Waterfall challenge

I just finished preparing slides for my new computational thinking class, and since I don’t want to start on anything new half an hour before I leave the office, I went on twitter and saw this interesting post. It’s a programming challenge described here, with an imperative solution, and with a functional solution described in the first post.

The imperative solution is rather involved and looks like this:

The functional solution is more elegant but also a bit slower. Broken into three functions, as it is in the blog post referenced above, it looks like this:

Well, if you want to write fast code, your first thought should be: can I come up with a simple algorithm. Later, you can worry about implementing it.

Here, we have a problem that involves figuring out if a wall at any given position has higher walls to the left and the right, and if so, what the smallest wall to the left or right are. So, very easily, we can break it down into collecting a list of the tallest wall seen to the left and to the right of each position. This is something we can compute with the accumulate and accumulate_right functions from purrr. After that, we can solve the problem by mapping over these two vectors and the vector of wall heights, and we have a three line solution to the challenge.

Not only is this solution much simpler, it is also a lot faster.

 

Update: Ok, if I had been smarter half an hour ago I would have seen that the pmap expression was overkill. A vector expression will work just fine and be faster.

 

Looking for collaborators

There are a few R packages I just wrote to have examples for my books, but I now think they might be generally useful. I just haven’t taken them to the point where they are. I know I am lazy enough to just leave them as they are, but if I could get collaborators who would like to work on them with me, I think we can make something out of them.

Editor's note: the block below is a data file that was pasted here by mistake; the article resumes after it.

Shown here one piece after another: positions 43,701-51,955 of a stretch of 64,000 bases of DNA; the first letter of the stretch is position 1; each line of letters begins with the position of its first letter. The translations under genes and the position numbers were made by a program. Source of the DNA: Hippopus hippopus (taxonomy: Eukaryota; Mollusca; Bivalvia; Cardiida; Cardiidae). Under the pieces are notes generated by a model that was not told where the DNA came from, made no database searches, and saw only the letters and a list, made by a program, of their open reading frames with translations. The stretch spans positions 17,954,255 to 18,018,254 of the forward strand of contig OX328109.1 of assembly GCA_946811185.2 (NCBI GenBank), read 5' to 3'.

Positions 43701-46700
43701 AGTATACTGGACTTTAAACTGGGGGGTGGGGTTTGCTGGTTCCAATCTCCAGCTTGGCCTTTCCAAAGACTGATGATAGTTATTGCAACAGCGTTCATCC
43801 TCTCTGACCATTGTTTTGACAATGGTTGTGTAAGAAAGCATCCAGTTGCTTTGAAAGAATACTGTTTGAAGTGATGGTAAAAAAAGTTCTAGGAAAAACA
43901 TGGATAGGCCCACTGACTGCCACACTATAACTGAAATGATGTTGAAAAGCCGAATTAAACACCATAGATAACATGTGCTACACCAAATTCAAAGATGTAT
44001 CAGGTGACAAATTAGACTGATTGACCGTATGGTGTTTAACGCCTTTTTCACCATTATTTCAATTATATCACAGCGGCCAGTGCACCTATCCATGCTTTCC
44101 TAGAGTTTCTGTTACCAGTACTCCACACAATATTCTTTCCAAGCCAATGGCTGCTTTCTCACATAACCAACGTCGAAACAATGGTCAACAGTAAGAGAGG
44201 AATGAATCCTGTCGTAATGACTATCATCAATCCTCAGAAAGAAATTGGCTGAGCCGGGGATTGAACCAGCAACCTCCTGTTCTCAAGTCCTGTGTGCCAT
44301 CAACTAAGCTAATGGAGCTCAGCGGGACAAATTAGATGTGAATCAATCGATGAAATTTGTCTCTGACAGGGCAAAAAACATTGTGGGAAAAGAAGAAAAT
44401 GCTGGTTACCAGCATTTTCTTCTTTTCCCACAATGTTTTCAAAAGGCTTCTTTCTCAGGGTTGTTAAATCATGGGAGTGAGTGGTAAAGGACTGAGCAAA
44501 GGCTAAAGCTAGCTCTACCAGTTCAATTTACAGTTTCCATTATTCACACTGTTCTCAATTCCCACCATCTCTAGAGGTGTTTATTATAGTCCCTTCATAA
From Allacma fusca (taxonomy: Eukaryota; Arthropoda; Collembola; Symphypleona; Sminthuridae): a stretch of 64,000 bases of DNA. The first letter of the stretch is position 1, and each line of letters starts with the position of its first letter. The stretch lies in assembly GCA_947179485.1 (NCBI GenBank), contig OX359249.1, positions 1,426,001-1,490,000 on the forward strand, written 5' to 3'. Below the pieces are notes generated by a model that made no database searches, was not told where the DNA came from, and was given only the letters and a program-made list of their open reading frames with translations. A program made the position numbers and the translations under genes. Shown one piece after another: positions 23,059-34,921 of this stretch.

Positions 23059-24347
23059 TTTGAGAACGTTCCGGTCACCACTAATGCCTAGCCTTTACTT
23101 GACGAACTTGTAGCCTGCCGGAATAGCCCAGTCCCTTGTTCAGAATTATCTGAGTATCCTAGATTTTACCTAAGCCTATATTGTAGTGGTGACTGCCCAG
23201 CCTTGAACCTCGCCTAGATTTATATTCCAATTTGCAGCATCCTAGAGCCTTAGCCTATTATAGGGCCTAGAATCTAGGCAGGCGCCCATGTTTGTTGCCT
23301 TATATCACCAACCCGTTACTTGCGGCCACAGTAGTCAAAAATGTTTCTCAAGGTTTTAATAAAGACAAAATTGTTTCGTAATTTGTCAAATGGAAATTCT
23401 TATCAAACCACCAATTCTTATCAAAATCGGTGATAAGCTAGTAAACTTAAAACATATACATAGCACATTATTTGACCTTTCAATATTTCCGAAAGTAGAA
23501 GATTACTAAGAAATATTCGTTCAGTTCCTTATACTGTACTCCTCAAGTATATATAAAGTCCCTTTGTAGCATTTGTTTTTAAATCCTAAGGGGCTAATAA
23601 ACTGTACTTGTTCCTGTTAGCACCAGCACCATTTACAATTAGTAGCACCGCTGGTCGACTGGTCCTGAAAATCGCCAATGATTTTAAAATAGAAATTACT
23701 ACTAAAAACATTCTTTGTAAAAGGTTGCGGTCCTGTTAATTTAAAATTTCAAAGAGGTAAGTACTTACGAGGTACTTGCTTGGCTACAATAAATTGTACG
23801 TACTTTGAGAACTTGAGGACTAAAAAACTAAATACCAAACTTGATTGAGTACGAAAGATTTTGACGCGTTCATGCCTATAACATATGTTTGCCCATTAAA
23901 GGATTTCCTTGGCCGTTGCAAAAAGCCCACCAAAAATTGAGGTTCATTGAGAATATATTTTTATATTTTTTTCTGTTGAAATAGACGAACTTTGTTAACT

There is the bindr package that makes it just a tad easier to work with functions that return more than a single value.

Then there is the dfdr package that computes the derivative of a function with a bit of meta programming, that I can see greatly helping in numerical optimisation.

And, of course, there is the ralgo package I am working on right now for efficient data structures in R; I implement data structures in it as I write my next R book.

If anyone out there would like to be involved in a little bit of R programming with me, I would love to collaborate.

Amazon search

Uhoo! I managed to figure out how to embed a search on Amazon for my books on my books page. It looks like this:

Cool, right?

Dictating instead of writing today

I have done something to my back that makes it very painful to sit at the computer today. It’s probably because I’ve been sitting too long at the computer the last couple of days. I have had this problem before, but usually only if I’ve been using the mouse too much. That hasn’t been a problem lately, but I do spend a lot of hours at the computer these days compared to some weeks ago. Anyway, I have some lecture notes that I would like to finish this week, so I can’t really give it a complete rest. So this gives me an excuse to try dictating text instead of writing.

I am dictating this blog post on my phone. I am dictating in the Ulysses editor. That is the editor I use for blogging. For some reason, I cannot dictate in Ulysses on my iPad. On the iPad I can dictate to iA Writer, but not Ulysses. On the phone I can dictate in both.

I’m surprised at how well dictation is working. When I tried it some years ago it really didn’t understand my thick Danish accent. Now it seems to understand most of the words I’m saying; I do have to change a few of them after I’ve dictated, but mostly to get stuff right. I still prefer using the keyboard over the microphone, but dictation is a working solution while my back is painful.